Wednesday, September 18, 2013

War without End in the Congo

It is a civil war (or rather a series of them) that has led to the deaths of 5.4 million people since 1998. More than 2.6 million people are displaced within the country, and after nearly two decades the conflict is heating up, not abating. Yet the Democratic Republic of the Congo captures few headlines and elicits only low-level diplomatic attention. In one of the world’s only failed states, more than 30 armed groups murder and rape thousands every year, including the March 23 Movement (M23) that is leading the largest offensive against the central government in Kinshasa and is widely believed to be funded and organized by the Rwandan government. The Congolese government itself knows it is involved in a shadow war with neighboring Rwanda, and the extreme levels of sexual violence and the exploitation of conflict minerals are its result.

As was pointed out by Jason Stearns in a recent Foreign Affairs article, outside observers have done little to address the conflict’s roots, instead fueling the fires by providing “over 40 percent of the budgets of Congo and Rwanda.” While conflicts in high-interest areas such as the Middle East (I am of course referring to Syria) are at least paid commensurate high-level diplomatic attention, the conflict in the DRC is swept under the rug and ignored to the degree possible by the international community. This isn’t the first time since 1998 that the rest of the world’s response – or rather lack thereof – has failed the DRC. It should thus come as no surprise to anyone that one of the world’s oldest civil wars has not been halted by multiple peace agreements and elections of 2006.

An M23 rebel displays his munitions. Reuters.

While the pathologies of local and regional governments have a hefty share of the blame for why violence and war continues in the DRC, foreign governments are also at fault. The main interest in Congo is and always has been the country’s mineral wealth. Beginning with the Belgian colonial state and its relentless and brutal pursuit of rubber, and continuing to the present day when conflict diamonds and coltan fund armed groups, the DRC is the worst case scenario for a so-called “resource curse.” Believed to have untapped resources worth up to $24 trillion, in reality conflict has kept the DRC one of the poorest countries on earth with a GDP per capita of just $368 per year. As long as the minerals keep flowing, there is little international uproar about ongoing abuses and external participation in an internal conflict. Outside governments acceded to the newly elected President Joseph Kabila’s request that they withdraw their political involvement in the DRC in 2006, but with the M23 Kivu rebellion growing since 2012, this is looking more and more like a diplomatic mistake. Aid has focused on propping up Kabila’s government and training his troops, which ended in disaster and political embarrassment in November 2012 when US-trained troops raped 135 women and girls in Minova.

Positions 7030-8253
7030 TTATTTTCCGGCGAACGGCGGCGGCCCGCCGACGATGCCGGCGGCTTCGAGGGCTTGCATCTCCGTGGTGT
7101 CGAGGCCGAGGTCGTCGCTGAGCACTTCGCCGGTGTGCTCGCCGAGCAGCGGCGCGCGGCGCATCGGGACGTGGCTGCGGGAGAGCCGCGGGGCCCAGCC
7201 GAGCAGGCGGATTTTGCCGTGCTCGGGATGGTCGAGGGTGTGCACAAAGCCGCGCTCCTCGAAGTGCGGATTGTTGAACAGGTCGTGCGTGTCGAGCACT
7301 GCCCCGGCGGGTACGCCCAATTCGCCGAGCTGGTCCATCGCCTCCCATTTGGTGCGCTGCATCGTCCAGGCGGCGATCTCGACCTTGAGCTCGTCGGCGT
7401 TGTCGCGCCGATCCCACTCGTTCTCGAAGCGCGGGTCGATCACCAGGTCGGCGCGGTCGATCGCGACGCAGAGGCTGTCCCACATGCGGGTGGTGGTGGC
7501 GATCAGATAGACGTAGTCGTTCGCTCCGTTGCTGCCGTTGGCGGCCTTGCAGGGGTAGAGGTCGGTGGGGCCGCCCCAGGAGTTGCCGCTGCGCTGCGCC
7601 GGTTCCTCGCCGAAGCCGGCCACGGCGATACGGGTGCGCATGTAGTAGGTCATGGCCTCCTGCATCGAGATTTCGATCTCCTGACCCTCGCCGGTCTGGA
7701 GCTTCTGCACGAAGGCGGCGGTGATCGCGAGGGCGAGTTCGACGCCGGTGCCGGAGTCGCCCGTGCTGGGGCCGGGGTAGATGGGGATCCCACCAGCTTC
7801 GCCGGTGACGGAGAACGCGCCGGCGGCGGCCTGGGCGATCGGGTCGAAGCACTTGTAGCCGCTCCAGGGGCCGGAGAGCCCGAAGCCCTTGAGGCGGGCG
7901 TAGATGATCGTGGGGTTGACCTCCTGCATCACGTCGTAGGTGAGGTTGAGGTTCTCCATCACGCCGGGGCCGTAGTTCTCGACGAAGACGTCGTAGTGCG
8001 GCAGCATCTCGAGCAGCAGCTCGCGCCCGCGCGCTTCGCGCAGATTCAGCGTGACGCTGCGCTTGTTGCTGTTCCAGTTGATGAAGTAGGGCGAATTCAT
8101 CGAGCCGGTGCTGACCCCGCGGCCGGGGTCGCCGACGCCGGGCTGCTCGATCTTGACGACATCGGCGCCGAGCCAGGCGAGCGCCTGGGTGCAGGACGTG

What is needed is not more cash transfers, but sustained and meaningful political engagement in the new Peace, Security, and Cooperation Framework signed in Ethiopia and the UN effort headed by former Irish President Mary Robinson. The agreement aims to increase regional participation in the peace process while condemning outside meddling (directed at Rwanda). The UN peacekeeping force contains African soldiers for the first time and stands a fair chance at actually keeping the peace, a goal not often achieved by this type of force. To move forward, donors must now tie their aid to the government to institutional reform, anti-corruption measures, and decentralization of powers. The last is crucial to allow long-neglected but resource rich regions like Kivu to retake control of their own territories.

While true government reforms, a lasting peace, and an end to Rwanda’s interference face seemingly insurmountable obstacles, the incentive for foreign countries to push for all three comes down to the DRC’s historical curse: the vast untapped resources beneath the earth. Countries that promote peace should also promote investment and good governance to ensure that future resource wealth is not simply concentrated in Kabila and his cronies’ pockets. The profits external companies could make serve as a good enough reason to foster a better future for the Congo. As cold-hearted as it is, sometimes cold, hard cash is the only way to get the international community to care. If it leads to peace in the one of the world’s most war-torn country, I doubt the Congolese will complain.

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